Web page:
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dc.contributor.authorMartinell, Jordien_US
dc.contributor.authorKowalewski, Michalen_US
dc.contributor.authorDomenech, Rosaen_US
dc.date.accessioned2018-10-30T19:06:48Z
dc.date.available2018-10-30T19:06:48Z
dc.date.issued2012-04-05en_US
dc.identifier.othere34576en_US
dc.identifier.urihttp://hdl.handle.net/10919/85585
dc.description.abstractWe report quantitative analyses of drilling predation on the free-living, tube-dwelling serpulid polychaete Ditrupa arietina from the Cope Cabo marine succession (Pliocene, Spain). Tubes of D. arietina are abundant in the sampled units: 9 bulk samples from 5 horizons yielded ∼5925 specimens of D. arietina. Except for fragmentation, tubes were well preserved. Complete specimens ranged from 3.1 to 13.4 mm in length and displayed allometric growth patterns, with larger specimens being relatively slimmer. Drilled Ditrupa tubes were observed in all samples. Drillholes, identified as Oichnus paraboloides, were characterized by circular to elliptical outline (drillhole eccentricity increased with its diameter), parabolic vertical profile, outer diameter larger than inner diameter, penetration of one tube wall only, narrow range of drill-hole sizes, and non-random (anterior) distribution of drillholes. A total of 233 drilled specimens were identified, with drilling frequencies varying across horizons from 2.7% to 21% (3.9% for pooled data). Many tube fragments were broken across a drillhole suggesting that the reported frequencies are conservative and that biologically-facilitated (drill-hole induced) fragmentation hampers fossil preservation of complete serpulid tubes. No failed or repaired holes were observed. Multiple complete drillholes were present (3.9%). Drilled specimens were significantly smaller than undrilled specimens and tube length and drill-hole diameter were weakly correlated. The results suggest that drillholes were produced by a size-selective, site-stereotypic predatory organism of unknown affinity. The qualitative and quantitative patterns reported here are mostly consistent with previous reports on recent and fossil Ditrupa and reveal parallels with drilling patterns documented for scaphopod mollusks, a group that is ecologically and morphologically similar to Ditrupa. Consistent with previous studies, the results suggest that free-dwelling serpulid polychaetes are preyed upon by drilling predators and may provide a viable source of data on biotic interactions in the fossil record.en_US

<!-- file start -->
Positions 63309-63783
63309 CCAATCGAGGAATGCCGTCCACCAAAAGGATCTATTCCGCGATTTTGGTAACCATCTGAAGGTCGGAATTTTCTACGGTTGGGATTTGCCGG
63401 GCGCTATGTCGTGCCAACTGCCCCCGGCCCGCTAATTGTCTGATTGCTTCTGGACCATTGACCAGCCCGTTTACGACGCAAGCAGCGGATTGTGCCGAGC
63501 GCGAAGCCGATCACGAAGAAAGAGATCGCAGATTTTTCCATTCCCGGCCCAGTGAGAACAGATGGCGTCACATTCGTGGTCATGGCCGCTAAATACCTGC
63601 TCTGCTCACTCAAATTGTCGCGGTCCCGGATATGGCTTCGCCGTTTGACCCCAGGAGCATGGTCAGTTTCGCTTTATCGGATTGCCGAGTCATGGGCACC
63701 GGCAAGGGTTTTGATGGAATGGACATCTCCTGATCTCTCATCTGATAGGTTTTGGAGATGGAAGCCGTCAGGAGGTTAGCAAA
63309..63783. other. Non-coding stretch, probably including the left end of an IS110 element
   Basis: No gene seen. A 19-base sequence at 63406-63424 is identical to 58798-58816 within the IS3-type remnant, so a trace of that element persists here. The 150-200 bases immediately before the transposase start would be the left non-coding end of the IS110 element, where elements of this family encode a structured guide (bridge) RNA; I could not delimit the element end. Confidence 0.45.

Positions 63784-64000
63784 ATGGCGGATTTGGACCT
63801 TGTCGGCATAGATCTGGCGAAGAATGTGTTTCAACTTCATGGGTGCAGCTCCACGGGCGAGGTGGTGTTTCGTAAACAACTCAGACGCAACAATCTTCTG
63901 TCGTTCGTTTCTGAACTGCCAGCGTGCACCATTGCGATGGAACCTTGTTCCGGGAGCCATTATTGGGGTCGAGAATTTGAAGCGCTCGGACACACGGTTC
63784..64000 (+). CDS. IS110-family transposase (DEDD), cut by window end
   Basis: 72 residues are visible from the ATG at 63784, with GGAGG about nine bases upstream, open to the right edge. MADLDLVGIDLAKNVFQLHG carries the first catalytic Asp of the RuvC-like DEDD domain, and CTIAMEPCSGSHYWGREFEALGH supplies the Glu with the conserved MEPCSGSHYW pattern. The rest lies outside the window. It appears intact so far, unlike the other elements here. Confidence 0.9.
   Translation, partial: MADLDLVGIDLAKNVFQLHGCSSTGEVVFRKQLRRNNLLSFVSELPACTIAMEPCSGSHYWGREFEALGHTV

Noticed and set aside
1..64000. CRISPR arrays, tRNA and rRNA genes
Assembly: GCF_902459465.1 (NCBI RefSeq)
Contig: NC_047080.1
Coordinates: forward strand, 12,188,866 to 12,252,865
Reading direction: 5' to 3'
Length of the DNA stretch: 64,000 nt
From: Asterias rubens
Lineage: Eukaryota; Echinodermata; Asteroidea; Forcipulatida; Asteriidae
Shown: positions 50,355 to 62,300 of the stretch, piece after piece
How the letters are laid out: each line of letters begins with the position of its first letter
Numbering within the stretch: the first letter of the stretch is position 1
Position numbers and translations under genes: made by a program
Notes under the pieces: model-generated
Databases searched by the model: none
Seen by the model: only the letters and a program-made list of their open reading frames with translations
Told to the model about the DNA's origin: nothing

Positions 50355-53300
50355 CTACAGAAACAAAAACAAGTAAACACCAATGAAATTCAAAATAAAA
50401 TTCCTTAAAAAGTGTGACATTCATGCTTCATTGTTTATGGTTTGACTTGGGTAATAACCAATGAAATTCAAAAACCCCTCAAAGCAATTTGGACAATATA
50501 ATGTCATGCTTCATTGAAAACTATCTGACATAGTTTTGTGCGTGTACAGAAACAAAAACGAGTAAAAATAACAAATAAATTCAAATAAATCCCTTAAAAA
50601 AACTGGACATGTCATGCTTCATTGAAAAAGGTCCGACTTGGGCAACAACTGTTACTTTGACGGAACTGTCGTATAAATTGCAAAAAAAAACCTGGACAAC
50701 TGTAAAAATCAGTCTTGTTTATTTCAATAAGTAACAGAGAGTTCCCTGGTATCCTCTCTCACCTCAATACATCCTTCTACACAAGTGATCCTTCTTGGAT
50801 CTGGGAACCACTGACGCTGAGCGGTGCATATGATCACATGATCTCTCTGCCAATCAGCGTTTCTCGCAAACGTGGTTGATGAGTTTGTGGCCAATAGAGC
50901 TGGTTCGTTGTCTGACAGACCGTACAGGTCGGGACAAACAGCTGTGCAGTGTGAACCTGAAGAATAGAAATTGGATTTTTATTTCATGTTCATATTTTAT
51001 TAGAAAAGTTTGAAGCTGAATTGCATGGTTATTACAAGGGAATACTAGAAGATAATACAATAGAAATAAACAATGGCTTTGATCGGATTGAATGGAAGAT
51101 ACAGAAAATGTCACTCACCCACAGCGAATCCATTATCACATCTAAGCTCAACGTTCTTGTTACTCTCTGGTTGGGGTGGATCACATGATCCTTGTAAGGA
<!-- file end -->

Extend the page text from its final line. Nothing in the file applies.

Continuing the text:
dc.format.mimetypeapplication/pdfen_US
dc.language.isoen_USen_US
dc.publisherPLOSen_US
dc.rightsCreative Commons Attribution 4.0 Internationalen_US
dc.rights.urihttps://creativecommons.org/licenses/by/4.0en_US
dc.titleDrilling Predation on Serpulid Polychaetes (Ditrupa arietina) from the Pliocene of the Cope Basin, Murcia Region, Southeastern Spainen_US
dc.typeArticle - Refereeden_US
dc.description.versionPeer Revieweden_US
dc.title.serialPLOS ONEen_US
dc.identifier.doihttps://doi.org/10.1371/journal.pone.0034576en_US
dc.identifier.volume7en_US
dc.identifier.issue4en_US
dc.type.dcmitypeTexten_US
dc.identifier.pmid22496828en_US
dc.identifier.eissn1932-6203en_US


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Creative Commons Attribution 4.0 International
License: Creative Commons Attribution 4.0 International